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Baxter the kitten is one cute little polydactyl



Published: Sat, January 15, 2005 @ 12:00 a.m.



Dear Heloise: My new kitten has 23 toes! His name is Baxter, and the seven toes on his front right paw and six toes on his left front paw are not considered unusual for a New England cat. The five toes on both hind paws are considered rare. It is thought that extra-toed cats were brought over on sailing ships in the early 17th century because they were better mousers. Cam Campbell, Derry, N.H.

Cam, the picture you sent shows that your kitty is one darling cat! Cats with extra toes are called polydactyl, and usually it is considered a fault in a breed and a genetic variation. Most of these cats have 18 toes -- five on each front foot and four on the back -- and the cats can have additional toes on the front and the back. They look like they are wearing big, furry mittens, and I think they look adorable.

We thought we would ask our readers to send in pictures of their polydactyl cats. Tell us how old they are and how many toes they have. We will pick out several and send those readers a set of Heloise pamphlets, and we will feature the photos on the Heloise Web site. Send your photo (by mail only, please -- don't e-mail them) to: Heloise/PolyCats, P.O. Box 795000, San Antonio, Texas 78279-5000.

Visit my Web site, www.Heloise.com, and click on This Week's Pet to see this adorable cat. Heloise

Dear Heloise: You wrote that guinea pigs are wonderful pets for children. I bought a darling, big, long-haired one for my three daughters from an ad in the paper. Evidently, he had been mistreated by his former owners. He was scared of everyone and ended up biting one of my girls. Tell new owners to be watchful until they know just what their new pet's disposition is. Beth Bell, Placentia, Calif.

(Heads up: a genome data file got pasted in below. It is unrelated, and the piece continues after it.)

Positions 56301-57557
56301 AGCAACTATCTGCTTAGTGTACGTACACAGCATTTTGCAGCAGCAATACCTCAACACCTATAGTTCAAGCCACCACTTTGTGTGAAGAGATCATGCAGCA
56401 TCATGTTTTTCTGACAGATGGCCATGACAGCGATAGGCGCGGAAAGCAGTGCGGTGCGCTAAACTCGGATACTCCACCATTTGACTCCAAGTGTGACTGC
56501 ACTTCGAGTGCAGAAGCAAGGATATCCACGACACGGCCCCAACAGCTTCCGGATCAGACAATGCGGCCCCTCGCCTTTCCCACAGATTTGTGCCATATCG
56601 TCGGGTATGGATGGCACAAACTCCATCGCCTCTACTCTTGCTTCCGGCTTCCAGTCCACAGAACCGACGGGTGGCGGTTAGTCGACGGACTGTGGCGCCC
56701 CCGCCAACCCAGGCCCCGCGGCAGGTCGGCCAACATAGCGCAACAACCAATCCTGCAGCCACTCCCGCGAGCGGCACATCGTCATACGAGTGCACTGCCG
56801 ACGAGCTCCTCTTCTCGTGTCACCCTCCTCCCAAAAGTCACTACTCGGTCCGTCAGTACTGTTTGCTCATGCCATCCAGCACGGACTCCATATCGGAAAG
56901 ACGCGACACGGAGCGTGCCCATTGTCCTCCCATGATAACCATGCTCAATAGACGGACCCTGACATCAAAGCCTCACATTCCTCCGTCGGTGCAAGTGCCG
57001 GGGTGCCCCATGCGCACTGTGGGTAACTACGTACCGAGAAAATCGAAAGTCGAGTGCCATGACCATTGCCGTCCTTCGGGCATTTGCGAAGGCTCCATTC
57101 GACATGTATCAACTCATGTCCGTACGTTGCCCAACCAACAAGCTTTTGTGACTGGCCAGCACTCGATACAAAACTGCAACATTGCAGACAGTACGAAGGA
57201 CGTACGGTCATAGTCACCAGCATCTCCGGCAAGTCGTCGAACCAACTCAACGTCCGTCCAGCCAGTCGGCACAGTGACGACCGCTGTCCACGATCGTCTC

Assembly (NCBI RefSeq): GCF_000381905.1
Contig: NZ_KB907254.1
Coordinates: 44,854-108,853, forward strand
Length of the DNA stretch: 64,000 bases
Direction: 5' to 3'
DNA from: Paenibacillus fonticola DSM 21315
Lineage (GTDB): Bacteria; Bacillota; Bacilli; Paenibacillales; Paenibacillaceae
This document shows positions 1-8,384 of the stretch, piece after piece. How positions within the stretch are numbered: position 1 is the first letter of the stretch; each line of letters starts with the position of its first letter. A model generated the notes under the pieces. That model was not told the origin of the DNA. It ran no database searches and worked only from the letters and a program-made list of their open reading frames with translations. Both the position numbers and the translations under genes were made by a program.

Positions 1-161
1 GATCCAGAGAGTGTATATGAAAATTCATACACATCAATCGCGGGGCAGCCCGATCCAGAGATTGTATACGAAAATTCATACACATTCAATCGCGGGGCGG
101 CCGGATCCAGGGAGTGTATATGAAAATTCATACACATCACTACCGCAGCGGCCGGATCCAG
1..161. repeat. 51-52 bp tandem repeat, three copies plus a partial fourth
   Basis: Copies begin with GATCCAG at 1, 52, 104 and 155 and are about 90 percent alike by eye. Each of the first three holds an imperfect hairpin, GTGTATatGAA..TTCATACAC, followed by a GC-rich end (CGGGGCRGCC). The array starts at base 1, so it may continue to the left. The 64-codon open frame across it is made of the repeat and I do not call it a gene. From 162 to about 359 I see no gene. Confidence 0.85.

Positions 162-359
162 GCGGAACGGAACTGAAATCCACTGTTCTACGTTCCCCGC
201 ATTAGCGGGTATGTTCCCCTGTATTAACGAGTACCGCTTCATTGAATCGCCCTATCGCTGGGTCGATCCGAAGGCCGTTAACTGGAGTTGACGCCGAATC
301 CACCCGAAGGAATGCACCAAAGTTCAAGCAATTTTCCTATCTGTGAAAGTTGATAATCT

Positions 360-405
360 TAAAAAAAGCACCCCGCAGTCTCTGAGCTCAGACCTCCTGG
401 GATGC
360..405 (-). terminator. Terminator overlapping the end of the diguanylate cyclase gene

Beth, this is very good advice for people bringing a new pet, young or old, into their lives. Remember, too, that many animal-rescue organizations have all kinds of pets for adoption, not just dogs and cats. Heloise

Dear Heloise: If you have breeding birds, don't use any items in their nest except for nesting material that you can buy in a pet store. Using other items, like cotton balls, lint, etc., can be dangerous for the birds because it can wrap around their legs.

I have raised several sets of baby zebra finches. When the babies hatch, I have found that if I give them moistened dry dog food, the babies grow big and fat in no time. I think the parent birds appreciate it, too. Kim Durango in Texas

We decided to check with our friend Dr. Tom Vice, who is an avian specialist. He said this is OK but suggested mixing half dry dog food and half dry baby cereal. Moisten well, and the babies will love this mixture! Heloise

XSend a money-saving or timesaving hint to Heloise, P.O. Box 795000, San Antonio, Texas 78279-5000, or you can fax it to (210) HELOISE or e-mail it to Heloise@Heloise.com.

King Features Syndicate




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